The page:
SEOUL — South Korea has developed a longer-range cruise missile capable of hitting nuclear or military sites in North Korea, a report said Saturday.
The state-run Agency for Defense Development has begun manufacturing the ground-to-ground Hyunmu-3C with a range of up to 1,500 kilometres (937 miles), Yonhap news agency quoted an unidentified defence official as saying.
The Hyunmu-3C missile would also be able to reach parts of China, Japan and Russia. The previous version of the Hyunmu had a range of only 1,000 km.
The report could not immediately be confirmed.
Under an agreement with the United States, which stations 28,500 troops in the country and guarantees a nuclear "umbrella" in case of war, Seoul limits its ballistic missiles to a maximum range of 300 km.
But it is allowed to extend the range of its terrain-hugging cruise missiles as long as their payload stays under 500 kilograms (1,100 pounds).
South Korea has pushed for longer-range weaponry to counter a threat from hundreds of North Korean ballistic missiles.
The North has about 600 Scud missiles capable of hitting targets in South Korea, and possibly also of reaching Japanese territory in some cases.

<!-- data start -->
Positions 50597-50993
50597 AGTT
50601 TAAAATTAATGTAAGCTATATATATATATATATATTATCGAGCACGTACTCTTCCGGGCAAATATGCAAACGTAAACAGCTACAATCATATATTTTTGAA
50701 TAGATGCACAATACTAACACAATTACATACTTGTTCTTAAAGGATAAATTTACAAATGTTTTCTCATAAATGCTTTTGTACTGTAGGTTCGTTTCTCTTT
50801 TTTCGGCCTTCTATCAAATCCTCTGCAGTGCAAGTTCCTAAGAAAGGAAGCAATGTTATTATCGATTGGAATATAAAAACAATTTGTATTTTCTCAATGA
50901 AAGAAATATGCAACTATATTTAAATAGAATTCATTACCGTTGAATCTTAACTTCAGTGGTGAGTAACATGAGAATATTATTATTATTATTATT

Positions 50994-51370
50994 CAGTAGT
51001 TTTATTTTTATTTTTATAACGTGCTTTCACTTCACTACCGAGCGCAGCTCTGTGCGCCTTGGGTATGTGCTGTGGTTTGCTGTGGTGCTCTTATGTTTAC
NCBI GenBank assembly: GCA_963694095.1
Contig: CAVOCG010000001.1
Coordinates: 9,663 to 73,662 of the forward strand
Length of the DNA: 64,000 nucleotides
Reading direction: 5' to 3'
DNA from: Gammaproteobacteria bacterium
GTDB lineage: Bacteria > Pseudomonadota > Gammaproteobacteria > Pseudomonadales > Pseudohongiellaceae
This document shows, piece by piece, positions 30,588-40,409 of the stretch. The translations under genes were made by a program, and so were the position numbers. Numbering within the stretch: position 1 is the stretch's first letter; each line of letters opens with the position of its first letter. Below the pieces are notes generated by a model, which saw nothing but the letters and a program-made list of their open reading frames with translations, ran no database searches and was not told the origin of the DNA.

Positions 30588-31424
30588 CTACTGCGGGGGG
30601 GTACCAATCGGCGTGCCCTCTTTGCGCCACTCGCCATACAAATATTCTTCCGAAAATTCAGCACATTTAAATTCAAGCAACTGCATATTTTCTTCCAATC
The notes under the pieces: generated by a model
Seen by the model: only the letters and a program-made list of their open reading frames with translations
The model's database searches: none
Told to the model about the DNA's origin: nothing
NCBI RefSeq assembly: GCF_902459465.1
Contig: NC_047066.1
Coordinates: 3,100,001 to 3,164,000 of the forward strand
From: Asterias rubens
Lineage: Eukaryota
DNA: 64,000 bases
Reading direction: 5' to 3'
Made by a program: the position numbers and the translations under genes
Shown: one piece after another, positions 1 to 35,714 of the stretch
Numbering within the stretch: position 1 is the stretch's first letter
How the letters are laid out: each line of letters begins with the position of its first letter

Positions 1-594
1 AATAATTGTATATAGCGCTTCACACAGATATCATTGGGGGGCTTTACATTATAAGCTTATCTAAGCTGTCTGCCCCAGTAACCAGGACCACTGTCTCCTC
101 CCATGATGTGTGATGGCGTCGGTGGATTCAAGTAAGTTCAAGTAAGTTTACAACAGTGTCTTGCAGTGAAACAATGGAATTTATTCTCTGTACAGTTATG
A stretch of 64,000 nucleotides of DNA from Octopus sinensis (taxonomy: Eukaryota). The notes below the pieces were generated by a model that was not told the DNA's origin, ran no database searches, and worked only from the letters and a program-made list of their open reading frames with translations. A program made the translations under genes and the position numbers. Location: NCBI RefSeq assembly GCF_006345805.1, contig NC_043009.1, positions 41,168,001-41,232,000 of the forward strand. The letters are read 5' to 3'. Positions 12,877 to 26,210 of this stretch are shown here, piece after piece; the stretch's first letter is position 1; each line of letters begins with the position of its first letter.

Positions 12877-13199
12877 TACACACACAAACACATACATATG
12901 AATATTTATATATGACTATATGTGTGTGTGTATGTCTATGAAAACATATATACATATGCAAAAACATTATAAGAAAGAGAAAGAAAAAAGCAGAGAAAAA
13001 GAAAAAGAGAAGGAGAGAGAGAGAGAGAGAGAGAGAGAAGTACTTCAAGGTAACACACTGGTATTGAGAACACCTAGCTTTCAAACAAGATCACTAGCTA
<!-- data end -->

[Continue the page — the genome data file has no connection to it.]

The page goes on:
There are another 200 Rodong-1 missiles which could reach Tokyo.
In addition the North has three times test-launched intercontinental Taepodong missiles.
The two nations have remained technically at war since their 1950-53 conflict ended with just an armistice and not a peace treaty.
Tensions have risen since the South and the United States, citing the findings of a multinational investigation, accused the North of torpedoing a South Korean warship near the tense sea border in March.
The North angrily denies involvement and says a UN Security Council statement on July 9 -- which condemned the attack without specifying the culprit -- proves its point.
After the UN statement it reiterated conditional willingness to return to stalled six-party nuclear disarmament talks.
Seoul's unification ministry which handles cross-border ties said the North appears to be preparing a diplomatic offensive to lessen tensions.
In a weekly newsletter the ministry said the North seems willing to "turn the critical mood around through active dialogue" following the UN statement, which Pyongyang claimed as a diplomatic victory.
The South says its neighbour must first apologise for the attack on the ship which cost 46 lives and punish those responsible.
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